Surprise can not sum up the feeling I got when I learned that Cindy Sheehan, pawn of the American press, had flown to Canada to petition our government to encourage treason in her own country. This is the same woman who felt it necessary to dishonor her own son’s memory by protesting the fact that her son, an adult, had died doing what he had chosen to do; protecting freedom.
I am sure that this subject brings with it a serious amount of emotion. The number of people now opposed to the Iraq war is most likely at its highest point. That, however, really has no bearing on this story.
When one enters the American military, or any other for that matter, I can’t imagine one not contemplating being required to go into battle. Sure, we live in a time of relative calm, especially here in North America, but armed forces are armed for a reason.
When parents like Cindy Sheehan feel the need to assemble a stage and rail against the decisions that led to her son being sent to Iraq, they inadvertently do a massive amount of damage. While they are entitled to their beliefs and have the right to speak their minds, these parents only accomplish one thing and that is to bolster the enemy. They strengthen the resolve of those evil men and women overseas whose delight is piqued by knowing they are about to shed American and Canadian blood. By railing against her own government, the likes of Cindy Sheehan encourage the enemy abroad to step up its attacks against other American and Canadian sons and daughters; children such as her own.
As well, these grieving parents fail to take into account the fact that their son or daughter willingly joined the Armed Forces. Their children apparently had a much different value system than their parents, or so it would seem. I have heard some state that these men and women never bargained for war, but were only pursuing a free education. Poppycock. Young people are not that stupid.
Our boys and girls do not want to die, but they know that there is always the outside chance that they will while doing something that they have chosen to do. While the four bodies who arrived back in Canada at the end of last month saddened me immensely, they also made me pretty darned proud. To know that I live among giants who are willing to lay down their life for me, to realize that such people aren’t only in our history books, makes me honoured to live here. The only shame I feel when they fall is that I never offered to when I was of their age.
Cindy has suggested that Canadians pitch their tents on Stephen Harper’s lawn to protest our presence in Afghanistan. “They should take their tents and put them on the prime minister’s lawn and say, ‘I want to know why you’re making our soldiers fight and die, and kill innocent people in Afghanistan, and I’m not moving until you let me know,'”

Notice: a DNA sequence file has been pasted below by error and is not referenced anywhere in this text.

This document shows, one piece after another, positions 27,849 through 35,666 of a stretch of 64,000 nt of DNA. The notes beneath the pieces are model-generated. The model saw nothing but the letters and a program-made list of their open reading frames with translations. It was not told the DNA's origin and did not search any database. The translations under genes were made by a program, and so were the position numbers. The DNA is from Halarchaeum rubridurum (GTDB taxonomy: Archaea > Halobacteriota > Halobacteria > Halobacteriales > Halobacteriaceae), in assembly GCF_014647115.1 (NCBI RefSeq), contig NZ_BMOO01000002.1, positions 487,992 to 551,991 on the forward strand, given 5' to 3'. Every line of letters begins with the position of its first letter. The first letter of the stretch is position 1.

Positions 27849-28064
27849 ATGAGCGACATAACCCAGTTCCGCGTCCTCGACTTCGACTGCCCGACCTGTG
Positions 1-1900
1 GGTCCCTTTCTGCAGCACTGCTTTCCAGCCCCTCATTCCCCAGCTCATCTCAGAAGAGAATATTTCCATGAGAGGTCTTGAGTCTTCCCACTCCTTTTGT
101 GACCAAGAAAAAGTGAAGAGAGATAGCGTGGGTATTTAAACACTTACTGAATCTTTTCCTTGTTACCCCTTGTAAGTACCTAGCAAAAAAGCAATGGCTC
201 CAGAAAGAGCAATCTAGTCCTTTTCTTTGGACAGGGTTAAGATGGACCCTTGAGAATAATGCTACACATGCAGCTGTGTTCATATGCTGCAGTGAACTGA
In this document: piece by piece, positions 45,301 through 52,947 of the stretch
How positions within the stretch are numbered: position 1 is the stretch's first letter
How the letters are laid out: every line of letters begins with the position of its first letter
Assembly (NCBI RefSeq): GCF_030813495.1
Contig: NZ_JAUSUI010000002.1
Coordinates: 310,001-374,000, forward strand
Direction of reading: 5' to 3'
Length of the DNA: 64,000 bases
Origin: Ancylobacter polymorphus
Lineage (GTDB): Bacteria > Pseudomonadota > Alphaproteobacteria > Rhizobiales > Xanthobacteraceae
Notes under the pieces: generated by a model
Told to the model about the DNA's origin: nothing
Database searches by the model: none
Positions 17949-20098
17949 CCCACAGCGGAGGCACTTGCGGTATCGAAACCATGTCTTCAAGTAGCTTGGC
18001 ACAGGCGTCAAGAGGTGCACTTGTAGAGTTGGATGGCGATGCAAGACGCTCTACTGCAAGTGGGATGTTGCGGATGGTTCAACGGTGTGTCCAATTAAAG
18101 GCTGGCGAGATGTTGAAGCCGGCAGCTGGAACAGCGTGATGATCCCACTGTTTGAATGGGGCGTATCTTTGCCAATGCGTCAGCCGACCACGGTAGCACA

Apparently Cindy considers men who bury axes in the skulls of our soldiers and who rig roadside bombs to maim our forces to be innocent people. They are not, Cindy, they are enemy combatants committed to our destruction. The residents of Afghanistan have told our soldiers countless times that they are appreciated and wanted. We are making a huge and profound difference in their lives by keeping the Taliban at bay and unable to regain control of the municipal levels of government.
Ms. Sheehan goes on to say that by having our soldiers in Afghanistan, we are freeing up Americans to fight in Iraq. Perhaps our peacekeepers all over the world are accomplishing that. What now? Should we cease and desist all international peacekeeping duties to tie up more American soldiers? Sorry, Cindy, but that is not how we operate.
Canadian soldiers are dying, too. Just like Cindy’s son. I sit here knowing full well that I have absolutely no idea of the scope and depth of her grief. Nor do I ever want to. But should my fate ever come to that, I would prefer to stand up proud like the parents of our fallen sons did just this year. I would hope to stand up and honor their strong belief in our country, in their duty, and their desire to make the world better. I would hope to stand up and proclaim that they died doing what they believed was right, and doing what they loved; serving others. I hope to God that I never become as disenfranchised and miserable as this mother.
I believe the only legacy this distraught and bitter woman will leave is bad timing. She fought against her own country’s involvement in Iraq too late for her own reasons, and she has arrived in Canada three months after a government that may have worshipped her was stripped of its power and replaced by a real one.
Cindy, please go home, you are embarrassing yourself.